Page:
The border studies programme aims to study the whole of the India-China border, including the boundary dispute, with a special focus on the North East India and the BCIM region. One of the core programmes of the ICS is the Border Studies Programme which incorporates research work on a number of inter-related themes in an overarching, multidisciplinary framework. In 2013-14, the main activities of the Border Studies Programme were focussed on the BCIM-Economic Corridor agreed to between India and China as part of the BCIM framework. Three ICS Honorary Fellows were appointed to a Govenment of India Joint Study Group on the BCIM-EC. ICS-supported researchers also undertook several field trips to Arunachal Pradesh as part of a project on infrastructure connectivity in India's northeastern border regions. The ICS also supported the organisation of a major national conference at Guwahati titled, Continuities and Discontinuities of Asian Engagement: Borders, Mobility and Identity in Northeast India and Asia, together with the Indian Institute of Technology, Guwahati in October 2013, Also under the ambit of the Border Studies Programme, ICS researchers participated in several conferences in China related to its new 'one belt, one road' or modern Silk Roads initiative.
Jabin T. Jacob, Assistant Director and Fellow, ICS
The project seeks to understand central government motivations for development projects in India’s border areas, and the expectations that state governments and local interest groups have from these projects. The project leg in the state of Mizoram focused specifically on the Kaladan Multi-modal Transit Transport Project, connecting the state with Myanmar, and a showcase item in current India-Myanmar cooperation.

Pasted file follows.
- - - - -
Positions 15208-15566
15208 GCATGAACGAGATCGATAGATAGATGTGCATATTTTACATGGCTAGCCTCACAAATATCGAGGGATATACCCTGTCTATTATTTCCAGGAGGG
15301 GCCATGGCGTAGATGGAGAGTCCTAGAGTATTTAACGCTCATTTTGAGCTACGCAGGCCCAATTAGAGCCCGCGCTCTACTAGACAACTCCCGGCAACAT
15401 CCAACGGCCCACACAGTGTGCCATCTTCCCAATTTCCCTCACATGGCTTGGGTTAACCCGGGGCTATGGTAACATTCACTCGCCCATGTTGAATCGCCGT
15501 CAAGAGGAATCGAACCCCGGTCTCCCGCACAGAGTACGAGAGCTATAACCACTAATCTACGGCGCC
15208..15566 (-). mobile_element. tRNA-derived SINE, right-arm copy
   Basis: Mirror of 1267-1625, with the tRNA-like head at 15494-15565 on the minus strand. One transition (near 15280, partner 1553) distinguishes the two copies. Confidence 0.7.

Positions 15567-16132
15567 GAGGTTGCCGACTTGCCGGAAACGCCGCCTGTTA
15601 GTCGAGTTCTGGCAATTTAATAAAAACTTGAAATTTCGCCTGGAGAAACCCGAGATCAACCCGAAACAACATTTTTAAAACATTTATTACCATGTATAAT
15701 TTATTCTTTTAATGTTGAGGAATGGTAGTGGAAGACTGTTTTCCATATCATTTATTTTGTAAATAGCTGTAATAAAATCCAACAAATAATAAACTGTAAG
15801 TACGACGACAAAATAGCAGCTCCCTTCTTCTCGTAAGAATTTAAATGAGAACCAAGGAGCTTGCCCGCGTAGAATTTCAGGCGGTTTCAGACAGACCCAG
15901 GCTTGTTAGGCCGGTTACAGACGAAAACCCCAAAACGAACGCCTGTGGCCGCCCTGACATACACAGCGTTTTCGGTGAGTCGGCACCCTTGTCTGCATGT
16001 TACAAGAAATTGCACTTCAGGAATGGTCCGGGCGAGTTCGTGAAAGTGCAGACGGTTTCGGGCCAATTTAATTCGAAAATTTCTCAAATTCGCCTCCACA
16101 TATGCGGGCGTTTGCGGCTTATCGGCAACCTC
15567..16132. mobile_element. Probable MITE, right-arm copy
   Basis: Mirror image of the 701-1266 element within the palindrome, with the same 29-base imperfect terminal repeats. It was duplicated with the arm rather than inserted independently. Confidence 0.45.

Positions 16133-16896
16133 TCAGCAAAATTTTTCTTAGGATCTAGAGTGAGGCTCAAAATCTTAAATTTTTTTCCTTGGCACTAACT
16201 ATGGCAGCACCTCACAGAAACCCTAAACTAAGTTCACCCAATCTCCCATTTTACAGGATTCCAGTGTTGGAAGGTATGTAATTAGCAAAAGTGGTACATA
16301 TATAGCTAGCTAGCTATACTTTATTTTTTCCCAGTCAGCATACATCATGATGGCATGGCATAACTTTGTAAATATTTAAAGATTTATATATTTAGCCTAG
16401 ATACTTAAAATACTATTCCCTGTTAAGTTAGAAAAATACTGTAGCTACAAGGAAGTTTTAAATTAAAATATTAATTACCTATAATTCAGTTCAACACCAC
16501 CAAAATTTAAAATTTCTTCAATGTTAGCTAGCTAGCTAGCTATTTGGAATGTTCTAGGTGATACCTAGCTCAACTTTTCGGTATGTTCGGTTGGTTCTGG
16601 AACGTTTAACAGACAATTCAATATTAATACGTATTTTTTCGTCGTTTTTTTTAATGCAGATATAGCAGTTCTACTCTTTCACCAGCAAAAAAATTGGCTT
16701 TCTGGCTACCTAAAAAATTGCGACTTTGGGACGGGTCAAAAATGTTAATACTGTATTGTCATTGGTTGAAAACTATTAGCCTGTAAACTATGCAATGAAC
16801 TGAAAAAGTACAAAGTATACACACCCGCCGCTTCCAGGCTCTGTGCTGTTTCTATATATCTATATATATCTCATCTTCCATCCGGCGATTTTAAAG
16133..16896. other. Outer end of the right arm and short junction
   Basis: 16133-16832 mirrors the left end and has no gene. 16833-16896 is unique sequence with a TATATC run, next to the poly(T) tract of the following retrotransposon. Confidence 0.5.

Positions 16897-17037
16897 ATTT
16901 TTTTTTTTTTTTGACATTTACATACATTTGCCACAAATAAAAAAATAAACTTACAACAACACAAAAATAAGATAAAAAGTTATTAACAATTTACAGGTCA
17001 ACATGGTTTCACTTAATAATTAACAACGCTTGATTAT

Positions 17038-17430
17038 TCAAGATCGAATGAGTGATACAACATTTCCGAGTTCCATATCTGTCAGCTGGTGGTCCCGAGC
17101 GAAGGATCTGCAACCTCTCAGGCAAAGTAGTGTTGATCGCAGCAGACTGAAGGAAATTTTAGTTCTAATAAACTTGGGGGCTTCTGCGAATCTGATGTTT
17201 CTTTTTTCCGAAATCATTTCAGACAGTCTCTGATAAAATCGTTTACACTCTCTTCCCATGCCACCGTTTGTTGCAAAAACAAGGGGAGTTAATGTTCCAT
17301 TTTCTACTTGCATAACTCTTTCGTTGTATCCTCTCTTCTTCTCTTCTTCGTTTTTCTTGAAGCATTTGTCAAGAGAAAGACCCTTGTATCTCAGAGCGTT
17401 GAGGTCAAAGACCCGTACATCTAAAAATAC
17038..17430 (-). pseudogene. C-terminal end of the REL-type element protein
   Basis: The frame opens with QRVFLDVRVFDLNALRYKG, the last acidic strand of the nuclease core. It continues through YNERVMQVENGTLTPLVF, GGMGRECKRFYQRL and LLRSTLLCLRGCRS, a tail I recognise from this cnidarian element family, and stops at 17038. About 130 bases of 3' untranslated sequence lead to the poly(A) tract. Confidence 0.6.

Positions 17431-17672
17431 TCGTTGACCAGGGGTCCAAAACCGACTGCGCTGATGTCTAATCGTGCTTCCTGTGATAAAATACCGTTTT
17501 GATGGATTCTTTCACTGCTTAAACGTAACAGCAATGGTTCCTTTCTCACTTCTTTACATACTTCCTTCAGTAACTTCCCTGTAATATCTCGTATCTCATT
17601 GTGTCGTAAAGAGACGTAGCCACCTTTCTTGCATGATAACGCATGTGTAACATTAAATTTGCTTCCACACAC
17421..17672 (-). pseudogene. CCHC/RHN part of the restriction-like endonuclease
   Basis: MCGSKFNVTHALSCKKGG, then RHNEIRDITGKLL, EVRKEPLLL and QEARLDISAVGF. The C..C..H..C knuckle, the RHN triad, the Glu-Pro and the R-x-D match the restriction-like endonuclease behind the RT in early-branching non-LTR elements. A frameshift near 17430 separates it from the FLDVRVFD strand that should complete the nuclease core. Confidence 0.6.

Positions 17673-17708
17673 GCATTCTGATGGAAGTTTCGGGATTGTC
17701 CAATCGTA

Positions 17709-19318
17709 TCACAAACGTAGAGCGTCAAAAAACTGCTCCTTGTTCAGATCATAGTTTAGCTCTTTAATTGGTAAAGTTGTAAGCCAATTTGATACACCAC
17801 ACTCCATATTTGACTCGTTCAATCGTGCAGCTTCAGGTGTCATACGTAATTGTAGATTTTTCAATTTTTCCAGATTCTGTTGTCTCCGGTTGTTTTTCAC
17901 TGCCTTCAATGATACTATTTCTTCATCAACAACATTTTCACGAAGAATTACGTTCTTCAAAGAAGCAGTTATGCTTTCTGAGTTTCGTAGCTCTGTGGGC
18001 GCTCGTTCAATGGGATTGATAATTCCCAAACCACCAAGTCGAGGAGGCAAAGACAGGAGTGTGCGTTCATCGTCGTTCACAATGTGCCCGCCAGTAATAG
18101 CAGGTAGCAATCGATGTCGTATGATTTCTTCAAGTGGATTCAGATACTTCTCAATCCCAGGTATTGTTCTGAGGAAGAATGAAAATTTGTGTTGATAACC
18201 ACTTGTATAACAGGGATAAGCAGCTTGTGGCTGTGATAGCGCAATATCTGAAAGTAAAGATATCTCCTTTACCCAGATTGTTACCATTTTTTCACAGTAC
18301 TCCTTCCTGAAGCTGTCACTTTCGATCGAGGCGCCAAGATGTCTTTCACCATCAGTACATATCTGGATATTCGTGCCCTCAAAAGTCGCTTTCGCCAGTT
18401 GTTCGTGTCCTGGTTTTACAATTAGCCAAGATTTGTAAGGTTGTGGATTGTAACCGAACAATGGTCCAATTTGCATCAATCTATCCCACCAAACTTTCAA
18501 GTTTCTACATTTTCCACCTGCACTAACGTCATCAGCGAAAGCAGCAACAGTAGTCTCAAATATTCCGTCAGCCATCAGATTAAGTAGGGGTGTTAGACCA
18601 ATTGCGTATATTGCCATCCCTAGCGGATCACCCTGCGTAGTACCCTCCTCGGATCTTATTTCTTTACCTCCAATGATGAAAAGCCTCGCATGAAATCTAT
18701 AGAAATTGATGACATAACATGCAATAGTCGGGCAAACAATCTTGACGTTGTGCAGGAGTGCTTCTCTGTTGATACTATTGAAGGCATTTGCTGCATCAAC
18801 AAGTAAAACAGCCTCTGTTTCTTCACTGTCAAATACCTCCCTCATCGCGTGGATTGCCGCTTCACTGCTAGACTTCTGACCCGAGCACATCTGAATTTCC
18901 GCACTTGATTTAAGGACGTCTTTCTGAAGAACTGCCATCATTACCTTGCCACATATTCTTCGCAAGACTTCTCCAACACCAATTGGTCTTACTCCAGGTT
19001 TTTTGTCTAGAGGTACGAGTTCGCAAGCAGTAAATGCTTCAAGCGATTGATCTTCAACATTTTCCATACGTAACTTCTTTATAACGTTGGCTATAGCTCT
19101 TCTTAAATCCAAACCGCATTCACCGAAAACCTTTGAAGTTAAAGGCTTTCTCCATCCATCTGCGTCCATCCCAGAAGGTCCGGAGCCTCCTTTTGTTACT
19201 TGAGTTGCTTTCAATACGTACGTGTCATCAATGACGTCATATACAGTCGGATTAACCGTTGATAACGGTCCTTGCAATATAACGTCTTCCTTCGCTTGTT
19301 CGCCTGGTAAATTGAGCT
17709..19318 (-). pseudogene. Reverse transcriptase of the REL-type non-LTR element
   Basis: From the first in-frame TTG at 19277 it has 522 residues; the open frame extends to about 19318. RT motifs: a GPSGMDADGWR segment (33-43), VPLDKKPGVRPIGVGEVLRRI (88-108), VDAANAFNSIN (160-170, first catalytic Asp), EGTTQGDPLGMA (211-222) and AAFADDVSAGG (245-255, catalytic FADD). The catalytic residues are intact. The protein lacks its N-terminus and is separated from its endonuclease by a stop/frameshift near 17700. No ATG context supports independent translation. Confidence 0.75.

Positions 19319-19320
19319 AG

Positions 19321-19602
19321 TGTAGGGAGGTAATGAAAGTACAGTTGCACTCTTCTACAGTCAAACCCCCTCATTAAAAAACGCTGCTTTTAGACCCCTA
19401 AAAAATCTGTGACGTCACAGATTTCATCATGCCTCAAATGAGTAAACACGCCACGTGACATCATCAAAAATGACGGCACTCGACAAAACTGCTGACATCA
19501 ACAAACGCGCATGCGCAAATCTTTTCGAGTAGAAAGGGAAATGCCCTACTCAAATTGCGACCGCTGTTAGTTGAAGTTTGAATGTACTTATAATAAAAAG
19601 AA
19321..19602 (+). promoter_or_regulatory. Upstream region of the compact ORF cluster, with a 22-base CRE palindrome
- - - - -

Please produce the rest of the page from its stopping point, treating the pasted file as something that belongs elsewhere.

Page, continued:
Project Director - M V Rappai, Honorary Fellow, ICS
This project is intended to make an extensive database of all issues involving the India-China boundary dispute and eventually make the Institute of Chinese Studies (ICS) a key repository of data on all aspects of India-China relations in the long term. The first phase would be from 1914 to 1916 (the period with the most direct relevance to the current project; the second phase would look at the historical evolution of this issue from 1945 to 1954, coinciding with the period when the two nations evolved as modern independent states and the third phase would cover the period 1955 to 1964, encompassing the decline in the relationship from the bonhomie of 1954-55 up to the outbreak of the border conflict in 1962 and the end of the Nehruvian period.
Proposed Database: The attempt would be to compile a bibliography (as also copies) of all relevant materials, including books, articles, archival material available; all relevant doctoral theses produced/published in major Indian universities; material/copies from relevant state/district archives; and possible tie-ups with the archives of some leading newspapers of India. The plan also includes - over the longer period - collecting all relevant material available in Chinese lanuage, including in the archives of P. R. China, Taiwan and the U.K.
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